If you think your morning cup of joe only has 12 ounces (35 centiliters) of water in it, you're sorely mistaken—it has closer to 40 gallons (150 liters). Conservation scientists say it's time consumers become aware of the quantity and source of water that goes into growing, manufacturing and shipping food.
Concerns over greenhouse gas emissions have vaulted the term "carbon footprint" into mainstream vernacular. Now, by promoting the concept of a "water footprint" with the goal of including it on product labels, researchers are hoping to draw similar attention to how drastically we're draining our most precious resource. As the use of a footprint to gauge water use gains popularity, however, researchers are struggling to reach a consensus on how best to measure that footprint so the public understands its full impact.
As currently defined, a product's water footprint is an inventory of the total amount of water that goes into its manufacture. For that cup of coffee, for instance, most of the 40 gallons flow either into watering coffee plants or cooling the roasters during processing.
"Most people have no idea how much fresh water they're consuming," says Brad Ridoutt, a water conservation specialist from Australia's Commonwealth Scientific and Industrial Research Organization. According to Ridoutt, food and energy production account for nearly 90 percent of the world's fresh water consumption.
The water footprint is designed to help consumers and businesses understand just how much water is required to make products like a cotton T-shirt or a can of corn. But according to Ridoutt, just counting gallons is not enough, because consumers also value where that water came from. Corn grown in Minnesota, for example, depends on rainwater, which is abundant and not otherwise used by people. But in Arizona corn crops depend on scarce reservoir water also used for drinking, hygiene and other consumer needs. The current definition of the water footprint doesn't address these discrepancies.
In a study published in the February issue of the journal Global Environmental Change, Ridoutt proposed a strategy that takes the original location of the water into account in evaluating the environmental impact of its use in product manufacturing.
To illustrate his ideas, Ridoutt chose two common household food items: an 18-ounce (53-centiliter) jar of Dolmio pasta sauce and a small bag of peanut M&M's. For the pasta sauce, the volume of water needed to grow the tomatoes, sugar, garlic and onions added up to 52 gallons (197 liters). For the M&M's, the total volume going into all the ingredients was a whopping 300 gallons (1,135 liters).
Comparing these conventional water footprint values would lead one to think the bag of M&M's takes a far worse toll on freshwater resources. But that isn't the complete picture, Ridoutt says.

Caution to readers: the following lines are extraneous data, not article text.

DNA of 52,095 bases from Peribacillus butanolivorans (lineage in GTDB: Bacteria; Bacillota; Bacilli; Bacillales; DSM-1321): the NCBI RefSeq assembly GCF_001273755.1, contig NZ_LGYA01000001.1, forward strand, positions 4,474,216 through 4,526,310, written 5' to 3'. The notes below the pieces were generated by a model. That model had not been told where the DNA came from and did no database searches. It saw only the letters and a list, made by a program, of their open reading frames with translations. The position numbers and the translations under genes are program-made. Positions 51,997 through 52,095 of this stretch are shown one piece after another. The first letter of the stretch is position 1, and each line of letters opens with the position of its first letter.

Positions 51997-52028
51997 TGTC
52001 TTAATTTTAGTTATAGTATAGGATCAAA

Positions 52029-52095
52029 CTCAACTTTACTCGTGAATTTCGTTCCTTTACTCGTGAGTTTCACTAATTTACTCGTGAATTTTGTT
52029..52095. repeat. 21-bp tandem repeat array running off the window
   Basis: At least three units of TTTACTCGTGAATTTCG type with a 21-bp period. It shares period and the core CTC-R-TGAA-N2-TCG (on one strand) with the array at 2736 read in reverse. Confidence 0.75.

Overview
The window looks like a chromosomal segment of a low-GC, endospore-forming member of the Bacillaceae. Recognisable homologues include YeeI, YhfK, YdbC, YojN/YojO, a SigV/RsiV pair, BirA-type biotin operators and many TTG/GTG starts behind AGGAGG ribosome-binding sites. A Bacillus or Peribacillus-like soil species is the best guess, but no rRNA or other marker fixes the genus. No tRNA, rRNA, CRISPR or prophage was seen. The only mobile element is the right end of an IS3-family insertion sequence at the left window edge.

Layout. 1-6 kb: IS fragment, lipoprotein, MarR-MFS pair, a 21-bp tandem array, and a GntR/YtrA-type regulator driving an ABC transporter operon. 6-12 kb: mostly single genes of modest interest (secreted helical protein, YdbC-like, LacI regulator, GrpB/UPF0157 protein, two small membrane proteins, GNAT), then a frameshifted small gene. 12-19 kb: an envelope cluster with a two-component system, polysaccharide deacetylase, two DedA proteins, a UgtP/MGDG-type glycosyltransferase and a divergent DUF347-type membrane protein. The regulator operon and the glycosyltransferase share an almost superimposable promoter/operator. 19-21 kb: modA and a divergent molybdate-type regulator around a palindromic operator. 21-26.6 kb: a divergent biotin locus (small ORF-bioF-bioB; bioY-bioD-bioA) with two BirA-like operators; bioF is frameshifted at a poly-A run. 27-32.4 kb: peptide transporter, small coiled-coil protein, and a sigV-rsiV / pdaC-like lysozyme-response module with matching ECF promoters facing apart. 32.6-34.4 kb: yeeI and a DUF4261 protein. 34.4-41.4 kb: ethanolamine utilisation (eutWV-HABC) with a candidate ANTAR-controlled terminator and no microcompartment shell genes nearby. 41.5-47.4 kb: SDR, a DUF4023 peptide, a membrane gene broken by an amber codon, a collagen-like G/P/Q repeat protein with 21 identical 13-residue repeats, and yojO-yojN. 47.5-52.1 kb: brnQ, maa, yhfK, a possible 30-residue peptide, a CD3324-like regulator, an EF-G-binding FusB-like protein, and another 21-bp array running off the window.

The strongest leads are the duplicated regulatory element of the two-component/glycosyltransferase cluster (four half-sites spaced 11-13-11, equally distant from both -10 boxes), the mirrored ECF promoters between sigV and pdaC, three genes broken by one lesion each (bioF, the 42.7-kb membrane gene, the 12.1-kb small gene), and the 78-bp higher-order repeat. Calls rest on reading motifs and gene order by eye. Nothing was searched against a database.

Because tomato plants are typically grown in hot, dry climates, they are watered using irrigation systems that draw from the same locations as human drinking water. On the other hand, the cocoa and peanuts in M&M's are grown in more temperate regions, where the crops absorb rainwater directly from the ground. Taking location into account, Ridoutt says, drastically changes how you think about the water going into your food. According to his calculations, the pasta sauce is about 10 times more likely than the M&M's to contribute to water scarcity.
Ridoutt is not the only one trying to redefine the water footprint. Conservationists around the world are trying to figure out how to best include environmental impact in the footprints so they can be incorporated into food labels. The International Organization for Standardization now has a project underway to tackle this problem using methods similar to Ridoutt's.
Although many researchers support Ridoutt's work, others say we don't yet know enough about global water cycles to accurately measure environmental impact. Organizations such as the Water Footprint Network and the World Wildlife Fund (WWF) still believe that simply reporting the total volume of water is currently the best and clearest way to communicate a water footprint.
"The paper Brad has written has quite a high value, but there is a long way to go," says the WWF's Ashok Chapagain, who has been studying water footprint methods for over five years. Without an agreed-on standard, reporting water footprints simply as volumes is the easiest for consumers and businesses to understand, he says.
Ridoutt, on the other hand, believes his method will turn out to be more useful for consumers, and he hopes that when footprints are applied to food products in the future, they won't be just a sum of all the water they have used. "If you want to communicate something to the public in a simple way," he says, "you have to express it in a way that gives the [environmental] impact."
This article is provided by Scienceline, a project of New York University's Science, Health and Environmental Reporting Program.